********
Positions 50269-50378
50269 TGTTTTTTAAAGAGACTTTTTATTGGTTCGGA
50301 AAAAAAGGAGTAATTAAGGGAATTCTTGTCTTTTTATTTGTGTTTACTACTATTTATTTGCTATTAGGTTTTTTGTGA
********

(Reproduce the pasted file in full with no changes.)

Positions 50269-50378
50269 TGTTTTTTAAAGAGACTTTTTATTGGTTCGGA
50301 AAAAAAGGAGTAATTAAGGGAATTCTTGTCTTTTTATTTGTGTTTACTACTATTTATTTGCTATTAGGTTTTTTGTGA